Compliance Blog

Jul 29, 2015
Categories: Board and Governance

NCUA Board Approves Final Rule on Fixed Assets

Written by Victoria Daka, Regulatory Compliance Counsel

In NCUA’s most recent Board meeting, the NCUA Board approved a final rule providing regulatory relief to thousands of federal credit unions by eliminating certain provisions in the agency’s fixed-assets rule. The final rule amending the fixed-asset rule makes three changes.

First, and most notably, the final rule eliminates the five-percent cap on investments in fixed assets. In other words, credit unions are now relieved from the requirement of obtaining a waiver to exceed the current five-percent aggregate limit on investments in fixed assets. The rule defines fixed assets as “premises, furniture, fixtures, and equipment, including any office, branch office, sub office, service center, parking lot, facility, real estate where a credit union transacts or will transact business, office furnishings, office machines, computer hardware and software, automated terminals, and heating and cooling equipment.” However, the preamble to final rule reiterates that examiners would reserve the right to supervise federal credit unions investment levels in fixed assets. Thus, the final rule shifts the agency's focus on this area from regulation to the supervisory process.

Second, the final rule establishes a single six year time period for partial occupancy of any premises acquired for future expansion, starting from the date of acquisition.  Under the current rule, a federal credit union must show that it will fully occupy the premises within a reasonable time by requiring the federal credit union’s partial occupancy of the premises within a time period set by the rule.  The rule sets a distinction in the requirements between improved and unimproved property. Specifically, for improved premises acquired for future expansion, a federal credit union is currently permitted up to three years from the date it obtains the property to meet the partial occupancy requirement, unless NCUA grants a waiver.  And for unimproved land or unimproved real property, a federal credit union has six years from the date of acquisition. The final rule, however, permits federal credit unions up to six years from the date of acquisition to meet the partial occupancy requirement, regardless of whether the premises are improved or unimproved property.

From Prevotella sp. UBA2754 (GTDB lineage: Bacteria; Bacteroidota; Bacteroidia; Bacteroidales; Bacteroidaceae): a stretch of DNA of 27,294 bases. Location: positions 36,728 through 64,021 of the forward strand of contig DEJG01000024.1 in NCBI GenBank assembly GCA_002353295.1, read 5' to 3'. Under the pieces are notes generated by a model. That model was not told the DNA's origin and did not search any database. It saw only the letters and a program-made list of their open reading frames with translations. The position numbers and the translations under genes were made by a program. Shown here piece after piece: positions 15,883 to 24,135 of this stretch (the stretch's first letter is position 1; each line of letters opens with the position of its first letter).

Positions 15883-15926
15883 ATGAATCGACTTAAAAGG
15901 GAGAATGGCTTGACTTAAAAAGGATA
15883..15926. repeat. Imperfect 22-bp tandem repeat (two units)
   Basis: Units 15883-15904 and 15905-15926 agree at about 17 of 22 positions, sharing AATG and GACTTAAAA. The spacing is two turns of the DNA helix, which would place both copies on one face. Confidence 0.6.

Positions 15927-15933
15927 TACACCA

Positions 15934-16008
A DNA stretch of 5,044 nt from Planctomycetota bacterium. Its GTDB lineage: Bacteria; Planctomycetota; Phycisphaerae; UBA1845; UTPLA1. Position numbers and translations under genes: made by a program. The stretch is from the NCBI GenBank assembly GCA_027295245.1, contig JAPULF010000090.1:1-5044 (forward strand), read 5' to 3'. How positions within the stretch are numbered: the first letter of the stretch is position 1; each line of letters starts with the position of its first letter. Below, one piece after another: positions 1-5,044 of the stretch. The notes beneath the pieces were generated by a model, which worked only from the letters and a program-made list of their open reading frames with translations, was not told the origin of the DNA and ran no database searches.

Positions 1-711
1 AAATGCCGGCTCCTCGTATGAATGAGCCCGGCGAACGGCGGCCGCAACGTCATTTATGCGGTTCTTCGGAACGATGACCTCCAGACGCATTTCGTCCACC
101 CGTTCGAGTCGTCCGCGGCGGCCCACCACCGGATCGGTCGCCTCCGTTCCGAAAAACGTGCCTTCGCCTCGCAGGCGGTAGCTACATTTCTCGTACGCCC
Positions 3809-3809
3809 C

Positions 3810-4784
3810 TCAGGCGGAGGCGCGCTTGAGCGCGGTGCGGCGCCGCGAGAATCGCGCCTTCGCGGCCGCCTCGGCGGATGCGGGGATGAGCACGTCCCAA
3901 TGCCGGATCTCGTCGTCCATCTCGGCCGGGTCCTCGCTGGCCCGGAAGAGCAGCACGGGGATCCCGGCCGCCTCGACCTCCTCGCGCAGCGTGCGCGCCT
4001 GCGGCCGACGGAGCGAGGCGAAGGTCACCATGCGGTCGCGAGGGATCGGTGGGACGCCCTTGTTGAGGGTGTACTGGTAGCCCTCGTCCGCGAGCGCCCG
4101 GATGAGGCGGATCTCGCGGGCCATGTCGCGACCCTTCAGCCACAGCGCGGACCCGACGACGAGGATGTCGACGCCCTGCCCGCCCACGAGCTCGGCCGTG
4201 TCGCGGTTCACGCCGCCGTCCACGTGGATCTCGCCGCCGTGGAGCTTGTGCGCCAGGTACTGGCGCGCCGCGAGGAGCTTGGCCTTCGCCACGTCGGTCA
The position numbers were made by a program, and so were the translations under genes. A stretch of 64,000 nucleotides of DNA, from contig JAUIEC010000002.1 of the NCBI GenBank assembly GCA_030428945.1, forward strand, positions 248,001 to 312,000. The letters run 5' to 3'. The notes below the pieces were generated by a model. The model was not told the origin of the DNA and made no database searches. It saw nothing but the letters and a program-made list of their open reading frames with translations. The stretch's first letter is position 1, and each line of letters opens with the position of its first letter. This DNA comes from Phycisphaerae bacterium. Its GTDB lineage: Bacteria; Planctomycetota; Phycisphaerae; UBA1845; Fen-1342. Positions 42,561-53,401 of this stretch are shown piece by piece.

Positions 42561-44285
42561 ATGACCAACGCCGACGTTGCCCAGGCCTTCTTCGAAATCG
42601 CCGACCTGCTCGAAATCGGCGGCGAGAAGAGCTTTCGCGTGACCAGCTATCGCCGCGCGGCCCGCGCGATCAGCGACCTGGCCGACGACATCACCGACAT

Third, the final rule eliminates the requirement that a federal credit union apply for a waiver from the partial occupancy rules within thirty months of acquisition. Instead, the final rule allows federal credit unions to apply for a waiver at any time, as appropriate.

The final rule, available online here, will become effective 60 days after publication in the Federal Register. Additionally, the NCUA has indicated that it is working on supervisory guidance to be issued to NCUA examiners before this final rule is implemented.